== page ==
He echoes and supports the feeling of most people in the U.K and globally that although people know the history of other global pandemics such as Hispanic influenza, it was traumatizing and shocking to witness its destruction and impact on populations. It was nothing like what most people expected. Within a few months, it had spread from China to the rest of the world. It spread faster than world fires, making it impossible for the global health care system to provide the right medical care to minimize if not reduce its spread and transmission (Jaspal, 2021). During the pandemic, it was impossible to see people without masks, and hand hygiene became a norm in most families as individuals and people strived to reduce transmission and transfer. Lack of information and knowledge of the disease made it challenging for people to understand how to conduct and carry themselves, significantly increasing their mental health. Since this was a new virus that had never been witnessed before, even experts such as pathologists had little or no information concerning the disease and how to prevent it (Jaspal, 2021).

Even with the lockdown in place, there was still significant uncertainty about the future due to the number of deaths reported and increased transmission. As G.S explains, when people heard about the virus, they were shocked and did not know to protect themselves, especially when the infection cases and deaths increased. After the lockdown was announced, people hoped it would only last for a few weeks (Mattioli et al., 2020). Unfortunately, this turned into months, adversely affecting individual mental health. Originally members of this community were worried, but they learned how to live with it and cope with its adverse impacts as they learned more about it, as G.S puts it.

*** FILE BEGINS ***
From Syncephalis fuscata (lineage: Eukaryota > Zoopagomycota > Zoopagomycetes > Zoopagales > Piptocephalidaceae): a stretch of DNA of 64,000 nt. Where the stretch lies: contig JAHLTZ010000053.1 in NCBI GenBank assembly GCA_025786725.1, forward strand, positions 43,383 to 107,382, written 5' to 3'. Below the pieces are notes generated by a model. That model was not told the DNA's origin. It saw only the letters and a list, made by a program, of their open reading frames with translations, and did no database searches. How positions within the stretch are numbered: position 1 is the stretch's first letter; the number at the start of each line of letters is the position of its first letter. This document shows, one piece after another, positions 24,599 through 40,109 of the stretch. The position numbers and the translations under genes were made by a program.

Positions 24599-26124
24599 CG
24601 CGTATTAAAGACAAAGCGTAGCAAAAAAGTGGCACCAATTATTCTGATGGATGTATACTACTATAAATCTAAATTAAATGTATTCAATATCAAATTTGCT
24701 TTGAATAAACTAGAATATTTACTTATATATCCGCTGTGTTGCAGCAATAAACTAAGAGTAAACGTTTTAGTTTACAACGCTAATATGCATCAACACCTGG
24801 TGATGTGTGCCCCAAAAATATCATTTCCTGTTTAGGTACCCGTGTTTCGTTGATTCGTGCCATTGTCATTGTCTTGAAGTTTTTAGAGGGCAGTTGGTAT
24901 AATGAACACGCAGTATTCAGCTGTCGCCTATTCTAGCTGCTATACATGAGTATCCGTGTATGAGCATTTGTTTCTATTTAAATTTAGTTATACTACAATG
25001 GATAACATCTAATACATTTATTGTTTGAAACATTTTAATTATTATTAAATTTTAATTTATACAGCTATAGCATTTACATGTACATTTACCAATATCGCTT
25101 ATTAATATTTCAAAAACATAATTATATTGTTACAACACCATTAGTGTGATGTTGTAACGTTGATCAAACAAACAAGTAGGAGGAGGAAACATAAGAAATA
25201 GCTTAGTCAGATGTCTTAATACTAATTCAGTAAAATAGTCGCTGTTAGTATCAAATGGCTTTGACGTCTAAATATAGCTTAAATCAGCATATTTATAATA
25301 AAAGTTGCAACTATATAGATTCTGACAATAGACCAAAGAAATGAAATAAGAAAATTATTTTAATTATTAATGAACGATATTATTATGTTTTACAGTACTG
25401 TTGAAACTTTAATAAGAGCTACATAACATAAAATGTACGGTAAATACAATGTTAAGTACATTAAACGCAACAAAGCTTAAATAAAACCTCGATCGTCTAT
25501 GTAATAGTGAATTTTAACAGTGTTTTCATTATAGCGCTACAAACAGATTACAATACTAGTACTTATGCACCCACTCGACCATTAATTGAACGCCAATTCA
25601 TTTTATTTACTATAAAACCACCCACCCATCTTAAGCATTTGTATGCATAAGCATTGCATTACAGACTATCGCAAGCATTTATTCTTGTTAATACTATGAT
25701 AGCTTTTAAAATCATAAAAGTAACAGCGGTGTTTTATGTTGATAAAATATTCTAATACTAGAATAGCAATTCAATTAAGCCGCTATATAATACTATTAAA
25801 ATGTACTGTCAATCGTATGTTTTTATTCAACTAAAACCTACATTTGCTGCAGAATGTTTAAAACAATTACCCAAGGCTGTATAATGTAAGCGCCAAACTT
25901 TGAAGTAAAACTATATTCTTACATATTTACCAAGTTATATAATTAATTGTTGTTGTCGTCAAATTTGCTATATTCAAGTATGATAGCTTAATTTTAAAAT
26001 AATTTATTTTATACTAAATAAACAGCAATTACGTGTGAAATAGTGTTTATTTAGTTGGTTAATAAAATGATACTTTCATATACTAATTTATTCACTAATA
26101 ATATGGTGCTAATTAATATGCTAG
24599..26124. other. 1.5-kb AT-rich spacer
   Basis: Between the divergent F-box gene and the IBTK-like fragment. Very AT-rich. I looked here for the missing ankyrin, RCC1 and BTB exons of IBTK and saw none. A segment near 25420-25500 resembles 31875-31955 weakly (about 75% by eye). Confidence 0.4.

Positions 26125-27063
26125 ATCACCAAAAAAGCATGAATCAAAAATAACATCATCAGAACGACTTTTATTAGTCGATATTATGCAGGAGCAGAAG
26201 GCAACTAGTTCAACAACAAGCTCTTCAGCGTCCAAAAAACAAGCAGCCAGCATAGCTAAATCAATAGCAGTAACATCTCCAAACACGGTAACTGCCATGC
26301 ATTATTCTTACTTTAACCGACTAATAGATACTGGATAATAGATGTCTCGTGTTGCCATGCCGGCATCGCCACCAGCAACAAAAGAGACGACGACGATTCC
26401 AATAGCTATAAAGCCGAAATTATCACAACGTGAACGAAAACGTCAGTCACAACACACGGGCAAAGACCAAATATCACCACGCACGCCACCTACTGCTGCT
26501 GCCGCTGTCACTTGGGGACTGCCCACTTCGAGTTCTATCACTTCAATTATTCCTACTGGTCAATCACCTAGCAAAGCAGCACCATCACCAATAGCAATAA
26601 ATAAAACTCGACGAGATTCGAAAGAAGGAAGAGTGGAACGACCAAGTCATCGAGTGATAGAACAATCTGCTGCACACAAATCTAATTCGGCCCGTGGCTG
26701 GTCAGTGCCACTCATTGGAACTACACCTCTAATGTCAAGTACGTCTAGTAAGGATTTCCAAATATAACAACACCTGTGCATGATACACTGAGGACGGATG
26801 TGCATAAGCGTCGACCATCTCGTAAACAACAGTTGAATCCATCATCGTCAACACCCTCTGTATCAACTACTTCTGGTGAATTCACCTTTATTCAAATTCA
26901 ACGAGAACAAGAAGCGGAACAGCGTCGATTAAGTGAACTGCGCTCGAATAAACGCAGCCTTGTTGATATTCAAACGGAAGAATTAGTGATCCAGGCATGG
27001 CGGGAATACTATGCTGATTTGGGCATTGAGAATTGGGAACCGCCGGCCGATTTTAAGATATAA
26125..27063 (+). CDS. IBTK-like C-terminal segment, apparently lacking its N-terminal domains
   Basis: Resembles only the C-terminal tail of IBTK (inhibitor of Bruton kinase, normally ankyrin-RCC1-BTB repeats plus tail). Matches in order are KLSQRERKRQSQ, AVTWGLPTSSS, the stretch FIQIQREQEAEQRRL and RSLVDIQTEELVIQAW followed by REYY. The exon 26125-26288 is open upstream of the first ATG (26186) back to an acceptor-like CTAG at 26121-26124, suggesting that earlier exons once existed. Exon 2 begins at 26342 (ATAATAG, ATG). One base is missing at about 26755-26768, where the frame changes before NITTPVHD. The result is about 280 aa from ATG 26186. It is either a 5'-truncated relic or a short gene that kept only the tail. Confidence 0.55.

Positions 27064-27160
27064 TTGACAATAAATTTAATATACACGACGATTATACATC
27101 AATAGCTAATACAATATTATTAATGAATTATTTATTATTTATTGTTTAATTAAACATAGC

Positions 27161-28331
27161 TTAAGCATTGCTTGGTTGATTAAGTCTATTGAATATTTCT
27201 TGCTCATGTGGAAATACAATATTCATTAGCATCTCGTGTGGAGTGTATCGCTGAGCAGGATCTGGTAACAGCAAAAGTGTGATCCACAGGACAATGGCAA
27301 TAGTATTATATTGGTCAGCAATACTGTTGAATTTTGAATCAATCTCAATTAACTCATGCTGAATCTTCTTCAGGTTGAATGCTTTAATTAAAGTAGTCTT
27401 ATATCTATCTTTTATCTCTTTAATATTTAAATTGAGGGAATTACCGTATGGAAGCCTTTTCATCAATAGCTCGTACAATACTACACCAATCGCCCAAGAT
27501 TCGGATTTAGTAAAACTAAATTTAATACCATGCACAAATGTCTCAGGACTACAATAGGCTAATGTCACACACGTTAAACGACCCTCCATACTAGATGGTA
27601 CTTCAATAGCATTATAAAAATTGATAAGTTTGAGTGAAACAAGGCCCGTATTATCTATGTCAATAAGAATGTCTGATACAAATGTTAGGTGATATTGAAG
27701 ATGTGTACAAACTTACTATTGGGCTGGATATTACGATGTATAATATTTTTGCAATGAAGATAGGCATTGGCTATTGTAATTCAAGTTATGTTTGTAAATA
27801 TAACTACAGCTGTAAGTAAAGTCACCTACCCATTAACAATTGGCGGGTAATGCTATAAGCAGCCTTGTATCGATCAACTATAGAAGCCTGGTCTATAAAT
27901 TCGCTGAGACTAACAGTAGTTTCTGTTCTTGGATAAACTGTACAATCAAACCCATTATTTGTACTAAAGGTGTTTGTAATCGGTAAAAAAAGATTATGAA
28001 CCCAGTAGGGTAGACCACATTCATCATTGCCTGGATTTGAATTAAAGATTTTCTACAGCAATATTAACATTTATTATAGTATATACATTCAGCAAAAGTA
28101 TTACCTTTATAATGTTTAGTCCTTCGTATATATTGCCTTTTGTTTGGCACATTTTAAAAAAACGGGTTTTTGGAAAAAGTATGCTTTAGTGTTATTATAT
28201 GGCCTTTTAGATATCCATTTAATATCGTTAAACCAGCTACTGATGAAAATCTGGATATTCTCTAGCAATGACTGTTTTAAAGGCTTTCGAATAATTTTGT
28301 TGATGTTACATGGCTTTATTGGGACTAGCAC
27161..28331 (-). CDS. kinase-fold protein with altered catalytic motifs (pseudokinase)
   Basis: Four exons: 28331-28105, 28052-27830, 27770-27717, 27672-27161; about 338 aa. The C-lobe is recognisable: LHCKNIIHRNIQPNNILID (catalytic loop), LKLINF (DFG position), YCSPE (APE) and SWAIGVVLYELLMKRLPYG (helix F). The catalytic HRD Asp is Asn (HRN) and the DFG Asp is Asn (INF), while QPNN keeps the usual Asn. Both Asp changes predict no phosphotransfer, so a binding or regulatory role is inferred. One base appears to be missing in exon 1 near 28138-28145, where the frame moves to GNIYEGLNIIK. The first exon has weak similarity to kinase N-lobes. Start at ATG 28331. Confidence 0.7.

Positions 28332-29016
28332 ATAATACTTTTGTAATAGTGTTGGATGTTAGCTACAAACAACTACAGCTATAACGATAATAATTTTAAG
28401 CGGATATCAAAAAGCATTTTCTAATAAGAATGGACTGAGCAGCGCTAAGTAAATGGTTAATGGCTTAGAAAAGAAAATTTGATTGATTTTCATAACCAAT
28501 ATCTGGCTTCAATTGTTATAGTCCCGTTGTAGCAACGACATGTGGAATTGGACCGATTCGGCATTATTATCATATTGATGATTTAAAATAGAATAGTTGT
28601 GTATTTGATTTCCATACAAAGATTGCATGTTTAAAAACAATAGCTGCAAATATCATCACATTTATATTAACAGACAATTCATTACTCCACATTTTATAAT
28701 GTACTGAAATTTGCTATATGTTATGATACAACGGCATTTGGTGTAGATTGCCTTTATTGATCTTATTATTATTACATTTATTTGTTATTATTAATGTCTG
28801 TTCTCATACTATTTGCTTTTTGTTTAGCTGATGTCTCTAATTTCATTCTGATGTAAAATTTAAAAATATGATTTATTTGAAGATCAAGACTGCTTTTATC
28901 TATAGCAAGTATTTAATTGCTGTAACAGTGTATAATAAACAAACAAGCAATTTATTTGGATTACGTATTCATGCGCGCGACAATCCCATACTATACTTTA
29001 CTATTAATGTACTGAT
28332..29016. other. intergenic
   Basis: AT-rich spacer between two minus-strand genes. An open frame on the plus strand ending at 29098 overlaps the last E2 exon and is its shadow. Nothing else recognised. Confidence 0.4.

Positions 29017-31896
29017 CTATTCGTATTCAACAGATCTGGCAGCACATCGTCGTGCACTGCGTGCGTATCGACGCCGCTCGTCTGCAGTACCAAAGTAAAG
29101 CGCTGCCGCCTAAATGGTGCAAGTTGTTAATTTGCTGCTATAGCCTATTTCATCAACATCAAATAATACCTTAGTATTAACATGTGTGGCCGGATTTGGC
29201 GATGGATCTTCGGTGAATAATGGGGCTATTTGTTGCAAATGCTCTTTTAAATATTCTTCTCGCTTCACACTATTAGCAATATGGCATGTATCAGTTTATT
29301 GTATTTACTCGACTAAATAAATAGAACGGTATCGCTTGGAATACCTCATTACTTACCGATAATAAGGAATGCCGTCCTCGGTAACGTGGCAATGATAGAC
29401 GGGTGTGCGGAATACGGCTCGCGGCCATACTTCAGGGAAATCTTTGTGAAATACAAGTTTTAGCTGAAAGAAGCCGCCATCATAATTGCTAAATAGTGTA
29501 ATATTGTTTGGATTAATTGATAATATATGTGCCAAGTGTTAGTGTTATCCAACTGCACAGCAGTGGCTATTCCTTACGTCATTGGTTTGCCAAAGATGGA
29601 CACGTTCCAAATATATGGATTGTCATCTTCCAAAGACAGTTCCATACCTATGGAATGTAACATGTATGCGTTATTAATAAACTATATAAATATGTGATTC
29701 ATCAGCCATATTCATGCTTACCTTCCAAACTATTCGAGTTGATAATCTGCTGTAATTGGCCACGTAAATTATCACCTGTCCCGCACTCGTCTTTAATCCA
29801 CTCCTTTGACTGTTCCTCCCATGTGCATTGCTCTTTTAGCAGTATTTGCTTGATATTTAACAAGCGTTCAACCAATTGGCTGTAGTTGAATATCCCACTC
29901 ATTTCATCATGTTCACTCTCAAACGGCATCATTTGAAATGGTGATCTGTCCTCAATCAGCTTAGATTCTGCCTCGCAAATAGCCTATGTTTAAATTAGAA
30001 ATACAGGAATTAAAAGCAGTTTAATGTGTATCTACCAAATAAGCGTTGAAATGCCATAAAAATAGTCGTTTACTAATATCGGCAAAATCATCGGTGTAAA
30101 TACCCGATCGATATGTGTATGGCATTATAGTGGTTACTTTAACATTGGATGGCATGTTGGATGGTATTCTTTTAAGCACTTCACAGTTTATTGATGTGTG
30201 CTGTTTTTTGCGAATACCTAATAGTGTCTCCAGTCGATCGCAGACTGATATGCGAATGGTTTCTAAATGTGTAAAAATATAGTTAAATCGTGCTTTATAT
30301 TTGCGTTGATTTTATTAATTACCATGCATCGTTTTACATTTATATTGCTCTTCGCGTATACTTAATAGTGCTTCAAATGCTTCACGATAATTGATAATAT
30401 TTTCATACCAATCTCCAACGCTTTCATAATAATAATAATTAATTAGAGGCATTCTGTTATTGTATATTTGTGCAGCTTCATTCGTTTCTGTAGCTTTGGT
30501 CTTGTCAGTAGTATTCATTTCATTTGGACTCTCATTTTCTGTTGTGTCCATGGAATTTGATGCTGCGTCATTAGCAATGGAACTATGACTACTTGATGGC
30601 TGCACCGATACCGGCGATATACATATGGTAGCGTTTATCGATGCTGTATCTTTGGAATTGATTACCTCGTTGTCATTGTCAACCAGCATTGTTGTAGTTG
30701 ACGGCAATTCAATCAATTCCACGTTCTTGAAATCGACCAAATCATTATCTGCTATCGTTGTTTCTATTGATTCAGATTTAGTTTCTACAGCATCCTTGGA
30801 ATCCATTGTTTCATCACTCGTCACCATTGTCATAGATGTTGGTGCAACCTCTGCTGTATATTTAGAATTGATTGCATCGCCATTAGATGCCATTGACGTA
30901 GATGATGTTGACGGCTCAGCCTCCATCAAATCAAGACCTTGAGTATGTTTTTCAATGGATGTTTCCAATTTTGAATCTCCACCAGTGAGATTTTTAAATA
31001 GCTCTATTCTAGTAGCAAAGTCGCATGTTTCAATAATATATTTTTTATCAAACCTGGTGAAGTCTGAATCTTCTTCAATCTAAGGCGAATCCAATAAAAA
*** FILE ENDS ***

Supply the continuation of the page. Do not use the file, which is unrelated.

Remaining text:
“Uhm.., when I first heard about it, it was a bit like, oh, this is new. It’s like taking over the world a little bit, but as time went on, I wasn’t as bothered because I felt like overtime. It’s just kind of been normalized, and it’s a lot like a normal cold now. So I think the initial, like worry at first it’s not here anymore.”

The positive and negative impact of the COVID-19 on the Asian community in the U.K

Based on the responses from the study participants, the pandemic has had different impacts on different people in this community. Some feel that quarantine and lockdown were good to them, and others believe that the lockdown adversely affected their lives, especially holistic health (Mia & Griffiths, 2021). For example, S.B., a university student, suggested that he was okay with the government implementing the lockdown because it provided him with the time and space to be alone and reflect on his life. He further suggests that he did not want the first lockdown to be lifted

“I was fine. That’s what that’s what I mean. It’s because I came home and I’d be in by myself. Yeah, it was, really. It was really refreshing to me. I was fine with it because I’m not very social in the sense that I don’t really. I didn’t want it to be lifted. I think… I think I got… I became so accustomed to just being in the house, and then I’d also spent the whole time at the university by myself.”

However, some believe that the pandemic adversely affected the quality of their lives. They suggest that the pandemic and the government’s decision to lockdown the economy and any kind of movement and interactions made it impossible to exploit any opportunities they thought they would have. They also suggest that the first lockdown affected their mental health, considering they were isolated (Misra et al., 2020). This created monotony and repetition, considering that they would do the same things repeatedly, which was irritable. Most people did not have support because of the lockdown. They had to find ways to survive on their own. This not only made them sad but made them angry because they did not understand for how long they could live in isolation. By the time the second lockdown was announced, the general public already had a taste of its negative impact and knew what to do to get support, making it easier for them to access the much-needed mental health services through technology and the web (Misra et al., 2020). According to B.A, the lockdown was traumatizing because it was impossible to see or interact with other family members.